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Kent Wong
Kent Wong

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News Release

Contact: Tom Parisi, NIU Office of Public Affairs
(815) 753-3635

September 17, 2008

Student proton-therapy researcher wins
poster award at conference on accelerators

DeKalb, Ill. — Kent Wong, a graduate student in physics at Northern Illinois University, was recognized recently at an international conference for his research on the development of a new device that would use proton beams to generate medical images.

Wong, of Naperville, received the Outstanding Poster Award at the International Conference on the Application of Accelerators in Research and Industry for his work on “proton computed tomography.” The conference was held last month in Fort Worth, Texas.

NIU, Loma Linda University Medical Center and the Santa Cruz Institute for Particle Physics are working together to develop proton computed tomography, which would utilize proton beams to produce highly detailed images of structures inside the human body.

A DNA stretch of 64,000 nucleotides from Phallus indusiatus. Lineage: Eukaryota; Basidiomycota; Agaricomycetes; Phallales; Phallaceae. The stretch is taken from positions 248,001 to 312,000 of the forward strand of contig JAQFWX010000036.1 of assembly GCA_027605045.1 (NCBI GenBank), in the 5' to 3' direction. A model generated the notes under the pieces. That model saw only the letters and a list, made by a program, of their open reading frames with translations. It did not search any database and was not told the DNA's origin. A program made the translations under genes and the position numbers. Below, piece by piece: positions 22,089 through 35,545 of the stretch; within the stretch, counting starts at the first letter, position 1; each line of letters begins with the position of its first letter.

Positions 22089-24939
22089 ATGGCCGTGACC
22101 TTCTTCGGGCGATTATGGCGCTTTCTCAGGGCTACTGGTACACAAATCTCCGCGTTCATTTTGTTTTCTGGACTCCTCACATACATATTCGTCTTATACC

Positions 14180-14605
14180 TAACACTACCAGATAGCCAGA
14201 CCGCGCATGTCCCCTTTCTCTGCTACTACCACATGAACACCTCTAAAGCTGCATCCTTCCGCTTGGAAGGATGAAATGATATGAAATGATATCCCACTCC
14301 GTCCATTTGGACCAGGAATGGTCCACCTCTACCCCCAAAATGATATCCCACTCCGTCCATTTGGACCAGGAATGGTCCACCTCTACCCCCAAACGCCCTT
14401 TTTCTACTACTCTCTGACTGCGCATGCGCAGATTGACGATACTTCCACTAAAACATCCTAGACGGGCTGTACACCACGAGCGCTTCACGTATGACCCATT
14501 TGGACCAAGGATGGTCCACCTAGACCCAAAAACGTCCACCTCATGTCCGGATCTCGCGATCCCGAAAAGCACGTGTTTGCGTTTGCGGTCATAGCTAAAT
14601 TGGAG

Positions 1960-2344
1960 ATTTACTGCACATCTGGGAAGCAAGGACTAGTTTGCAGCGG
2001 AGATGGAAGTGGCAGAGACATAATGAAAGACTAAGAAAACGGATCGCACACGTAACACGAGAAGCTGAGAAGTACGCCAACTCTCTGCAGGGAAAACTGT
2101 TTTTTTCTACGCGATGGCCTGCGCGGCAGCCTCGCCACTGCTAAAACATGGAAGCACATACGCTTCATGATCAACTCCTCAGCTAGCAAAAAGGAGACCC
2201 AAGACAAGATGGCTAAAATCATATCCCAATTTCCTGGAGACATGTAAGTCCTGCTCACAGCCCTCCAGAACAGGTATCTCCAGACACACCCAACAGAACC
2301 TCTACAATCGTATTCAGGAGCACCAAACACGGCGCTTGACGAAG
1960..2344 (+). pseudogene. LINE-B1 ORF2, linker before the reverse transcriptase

NIU also is playing a leading role in development of the $159 million Northern Illinois Proton Treatment and Research Center, under construction in suburban West Chicago. The center will deliver state-of-the-art proton therapy to cancer patients. Proton therapy is an advanced, precise and highly effective form of radiation.

Proton-computed tomography could potentially provide doctors who use proton therapy with more precise information about the size, density and location of a tumor. The technology also could help to better predict the path of a proton beam during treatment.

“We hope to make proton-computed tomography a reality at the Northern Illinois Proton Treatment and Research Center,” said NIU Physics Professor Bela Erdelyi, Wong’s adviser. “Kent is doing some very interesting work and making real contributions to the project.”

Wong’s research, which he will expand upon for his master’s thesis, examines proton beam trajectories through materials that mimic human tissue.

“We’re searching for ways to quantify the effect of bone density, air and water on the path of the protons,” Wong said. “That’s important to know because it affects the spatial resolution when generating a medical image.”

Wong said he hopes to publish his research in a scholarly journal. He ultimately plans to pursue a career in the field of medical physics.

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